As well the Malaysian authorities have failed to observe international best practices and legal principles other than the Precautionary Principle e.g. the Local Agenda 21 on sustainable development; public consultation and participation and the principle of prior informed consent; and public accountability and transparency.
AELB Independence: Ministry responsible is MITI or MOSTI?
The Ministry of International Trade and Industry (MITI) indicated that AELB will meet on 30 January 2012 to decide on Lynas? TOL application.? It is highly perturbing that MITI continues to overstep its jurisdiction by yet again overtaking the role of MOSTI/AELB in the Lynas regulation process.
When the PEIA and RIA were made available to the public as a result of public pressure, there were serious doubts on the whole approval procedure and due diligence process. In fact, the poor governance made the credibility of the regulatory process doubtful. The regulatory authorities revealed that they were incapable of safely monitoring the Lynas operation, the radioactive wastes storage, disposal and decommissioning process in the future. To compound the problem further, MITI overstepped its jurisdiction and became the self-appointed spokesman endorsing the safety of Lynas?s plant operations. As it is, MITI is not the qualified ministry for the governance of ultrahazardous radioactive activities and public health and safety concerns. This again shows the poor governance and lack of due diligence in the whole process.
The MB of Pahang had said that the radiation level from Lynas’ plant is lower than bitumen used to resurface roads. AELB’s previous public announcements have also stretched the public’s credulity to the limit e.g. AELB DG Raja Datuk Abdul Aziz Raja Adnan had in April said that Lynas’ radioactive waste was so safe ‘you can just tabur (scatter) everywhere’. Such unqualified endorsements that the Lynas plant was safe by both unqualified politicians and the civil authorities can only mean they have become the spokespersons for Lynas.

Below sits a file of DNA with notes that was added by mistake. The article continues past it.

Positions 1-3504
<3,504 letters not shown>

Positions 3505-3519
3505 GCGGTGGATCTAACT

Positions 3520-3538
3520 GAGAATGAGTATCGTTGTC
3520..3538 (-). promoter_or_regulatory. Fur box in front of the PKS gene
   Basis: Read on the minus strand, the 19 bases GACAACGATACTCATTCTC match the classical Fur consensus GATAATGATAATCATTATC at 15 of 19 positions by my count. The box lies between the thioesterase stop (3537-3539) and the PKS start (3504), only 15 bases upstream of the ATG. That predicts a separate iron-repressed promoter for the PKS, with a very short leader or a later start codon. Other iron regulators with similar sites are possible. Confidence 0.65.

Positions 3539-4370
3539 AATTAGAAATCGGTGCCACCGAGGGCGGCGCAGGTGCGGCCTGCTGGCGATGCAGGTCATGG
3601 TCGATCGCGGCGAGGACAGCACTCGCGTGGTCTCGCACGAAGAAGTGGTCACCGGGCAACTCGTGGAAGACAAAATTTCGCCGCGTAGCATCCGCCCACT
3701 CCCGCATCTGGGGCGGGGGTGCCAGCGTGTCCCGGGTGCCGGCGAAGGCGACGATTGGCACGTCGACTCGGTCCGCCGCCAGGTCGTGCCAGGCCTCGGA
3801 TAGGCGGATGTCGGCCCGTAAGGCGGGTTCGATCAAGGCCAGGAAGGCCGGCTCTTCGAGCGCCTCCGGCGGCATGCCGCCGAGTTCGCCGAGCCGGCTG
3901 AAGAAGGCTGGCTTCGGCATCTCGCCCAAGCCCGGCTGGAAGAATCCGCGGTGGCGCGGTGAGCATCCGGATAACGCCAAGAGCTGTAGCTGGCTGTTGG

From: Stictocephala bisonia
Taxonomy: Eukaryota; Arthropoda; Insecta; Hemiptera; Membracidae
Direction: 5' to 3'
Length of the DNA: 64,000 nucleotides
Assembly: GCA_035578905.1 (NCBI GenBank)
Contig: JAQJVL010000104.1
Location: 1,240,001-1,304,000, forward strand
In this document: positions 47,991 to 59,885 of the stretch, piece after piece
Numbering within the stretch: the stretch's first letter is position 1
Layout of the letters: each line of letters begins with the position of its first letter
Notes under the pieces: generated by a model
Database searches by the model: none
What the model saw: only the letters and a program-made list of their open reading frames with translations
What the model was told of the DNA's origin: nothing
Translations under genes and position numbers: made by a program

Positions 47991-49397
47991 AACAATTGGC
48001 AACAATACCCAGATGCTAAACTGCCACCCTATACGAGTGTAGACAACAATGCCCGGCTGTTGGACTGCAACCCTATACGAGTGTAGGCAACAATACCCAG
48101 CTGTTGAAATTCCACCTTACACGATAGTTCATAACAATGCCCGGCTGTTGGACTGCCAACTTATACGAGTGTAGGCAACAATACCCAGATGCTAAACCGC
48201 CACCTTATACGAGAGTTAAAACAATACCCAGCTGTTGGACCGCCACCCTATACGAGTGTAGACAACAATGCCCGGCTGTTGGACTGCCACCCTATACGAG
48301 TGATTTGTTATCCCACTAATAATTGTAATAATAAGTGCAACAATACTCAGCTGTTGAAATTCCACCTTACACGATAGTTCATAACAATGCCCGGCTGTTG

The ‘seamless’ roles of Lynas employees and AELB’s officials makes the latter’s independence and authority highly questionable. When Lynas revealed in May 2011 that it had paid a sum of money to the Malaysian authorities as an indemnity for radioactive waste as part of AELB requirement, the DG of AELB denied this. ‘It’s got nothing to do with AELB. You got to check with MIDA. Check with MITI’ he was quoted. Till today no information has been forthcoming from any authority.
This poor governance structure and non-transparency has resulted in the IAEA international experts to make a clear recommendation that the AELB/MOSTI must have independence from other influences in order to be able to regulate industries such as Lynas.
The AELB should not issue a temporary operating licence (TOL) to Lynas.
Further, for the Malaysian government to regain public credibility and confidence CAP-SAM urges the following:
– A judicial review of the government’s role and responsibilities in relation to public information disclosure and public participation;
– A transparent process with a detailed and integrated approach that incorporates a socio economic impact assessment, health and safety impact assessment, a detailed EIA and RIA which will be coordinated and reviewed by an independent panel of technical experts;
– A total review and revamp of Act 304 and its subsidiary regulations. At present it is a weak and toothless law and it needs to meet the requirements of international standards;
– AELB/MOSTI, DOE/MNRE, MIDA/MITI and MOH must be independent and must be seen to be independent when it comes to issues which are within their jurisdictions. They must exercise integrity, professionalism and competence in their duties and work. This is in line with good governance;
– MITI and MIDA (Malaysian Investment Development Authority) must beef up its capacities and expertise. There must be a review of MITI and MIDA and how it promotes foreign investments. They need to attract clean, sustainable and job creating industries instead of dirty toxic ones;
– MITI and MIDA should respect the authority and competency of the regulatory authorities and should not guarantee projects which have not been approved by other regulatory bodies;
– In the interest of good governance, there should be public disclosure and access to proposed MOUs with foreign investors. In light of this, the government must disclose how much it will have to pay Lynas Corp if the project is cancelled;
– The government must ensure that all impact assessment studies have high standards of integrity, professionalism and expertise. Consultants who fail to meet the standards should be deregistered and blacklisted; and
– The government must seriously improve its governance.